Neurology. 2011 Jul 19;77(3):288-94.
Does vigorous exercise have a neuroprotective effect in Parkinson disease?
Parkinson disease (PD) is progressive, with dementia and medication-refractory motor problems common reasons for late-stage nursing-home placement. Increasing evidence suggests that ongoing vigorous exercise/physical fitness may favorably influence this progression. Parkinsonian animal models reveal exercise-related protection from dopaminergic neurotoxins, apparently mediated by brain neurotrophic factors and neuroplasticity (predicted from in vitro studies). Similarly, exercise consistently improves cognition in animals, also linked to enhanced neuroplasticity and increased neurotrophic factor expression. In these animal models, immobilization has the opposite effect. Brain-derived neurotrophic factor (BDNF) may mediate at least some of this exercise benefit. In humans, exercise increases serum BDNF, and this is known to cross the blood-brain barrier. PD risk in humans is significantly reduced by midlife exercise, documented in large prospective studies. No studies have addressed whether exercise influences dementia risk in PD, but exercised patients with PD improve cognitive scores. Among seniors in general, exercise or physical fitness has not only been associated with better cognitive scores, but midlife exercise significantly reduces the later risk of both dementia and mild cognitive impairment. Finally, numerous studies in seniors with and without dementia have reported increased cerebral gray matter volumes associated with physical fitness or exercise.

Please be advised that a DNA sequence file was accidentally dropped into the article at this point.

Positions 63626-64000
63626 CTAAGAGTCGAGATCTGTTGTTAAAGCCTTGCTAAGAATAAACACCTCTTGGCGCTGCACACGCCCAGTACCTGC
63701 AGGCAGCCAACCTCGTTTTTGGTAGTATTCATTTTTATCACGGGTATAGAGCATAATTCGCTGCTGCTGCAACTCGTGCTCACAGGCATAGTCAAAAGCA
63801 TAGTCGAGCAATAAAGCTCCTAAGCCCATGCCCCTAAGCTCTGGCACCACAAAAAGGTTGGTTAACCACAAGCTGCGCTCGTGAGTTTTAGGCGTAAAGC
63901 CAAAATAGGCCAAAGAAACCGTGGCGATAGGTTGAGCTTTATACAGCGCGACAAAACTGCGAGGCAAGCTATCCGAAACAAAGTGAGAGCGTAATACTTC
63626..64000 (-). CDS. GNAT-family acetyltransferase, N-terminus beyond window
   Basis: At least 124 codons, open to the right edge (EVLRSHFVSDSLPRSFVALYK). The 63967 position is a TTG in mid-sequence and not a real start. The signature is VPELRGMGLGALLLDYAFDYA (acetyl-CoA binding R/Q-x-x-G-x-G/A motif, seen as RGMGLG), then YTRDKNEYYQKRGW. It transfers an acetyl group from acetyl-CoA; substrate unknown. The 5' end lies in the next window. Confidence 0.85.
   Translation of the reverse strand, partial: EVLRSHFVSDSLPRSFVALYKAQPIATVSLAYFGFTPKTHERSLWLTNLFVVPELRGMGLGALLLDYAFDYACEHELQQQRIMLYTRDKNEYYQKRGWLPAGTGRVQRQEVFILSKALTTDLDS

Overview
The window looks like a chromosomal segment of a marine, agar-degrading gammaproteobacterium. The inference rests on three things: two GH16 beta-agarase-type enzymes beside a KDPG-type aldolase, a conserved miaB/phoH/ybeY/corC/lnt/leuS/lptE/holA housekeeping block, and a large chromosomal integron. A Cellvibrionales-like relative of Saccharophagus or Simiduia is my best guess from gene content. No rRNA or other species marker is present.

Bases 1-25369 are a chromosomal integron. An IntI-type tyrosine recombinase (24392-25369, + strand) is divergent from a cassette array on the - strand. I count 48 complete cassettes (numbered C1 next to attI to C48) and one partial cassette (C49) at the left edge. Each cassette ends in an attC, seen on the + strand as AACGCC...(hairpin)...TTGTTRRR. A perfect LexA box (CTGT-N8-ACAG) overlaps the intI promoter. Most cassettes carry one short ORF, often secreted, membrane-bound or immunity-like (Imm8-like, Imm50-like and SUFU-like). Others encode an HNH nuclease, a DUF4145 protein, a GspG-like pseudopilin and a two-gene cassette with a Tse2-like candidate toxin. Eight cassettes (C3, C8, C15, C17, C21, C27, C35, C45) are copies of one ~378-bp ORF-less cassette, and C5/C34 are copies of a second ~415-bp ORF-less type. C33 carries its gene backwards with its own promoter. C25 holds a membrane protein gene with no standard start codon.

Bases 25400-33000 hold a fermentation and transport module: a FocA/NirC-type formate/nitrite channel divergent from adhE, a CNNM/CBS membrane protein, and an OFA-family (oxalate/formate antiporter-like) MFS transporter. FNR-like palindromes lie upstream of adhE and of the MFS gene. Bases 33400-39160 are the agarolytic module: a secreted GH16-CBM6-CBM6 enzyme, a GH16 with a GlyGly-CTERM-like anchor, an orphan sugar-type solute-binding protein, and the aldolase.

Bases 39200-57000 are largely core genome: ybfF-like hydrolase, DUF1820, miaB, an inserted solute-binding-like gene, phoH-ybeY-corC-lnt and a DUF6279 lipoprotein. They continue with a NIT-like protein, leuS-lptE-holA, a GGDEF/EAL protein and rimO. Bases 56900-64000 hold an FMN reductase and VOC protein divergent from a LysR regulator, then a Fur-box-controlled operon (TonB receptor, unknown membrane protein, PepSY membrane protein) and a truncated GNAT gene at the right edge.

These findings have several implications for PD clinicians.
1) Ongoing vigorous exercise and physical fitness should be highly encouraged.
2) PD physical therapy programs should include structured, graduated fitness instruction and guidance for deconditioned patients with PD.
3) Levodopa and other forms of dopamine replenishment therapy should be utilized to achieve the maximum capability and motivation for patients to maintain fitness.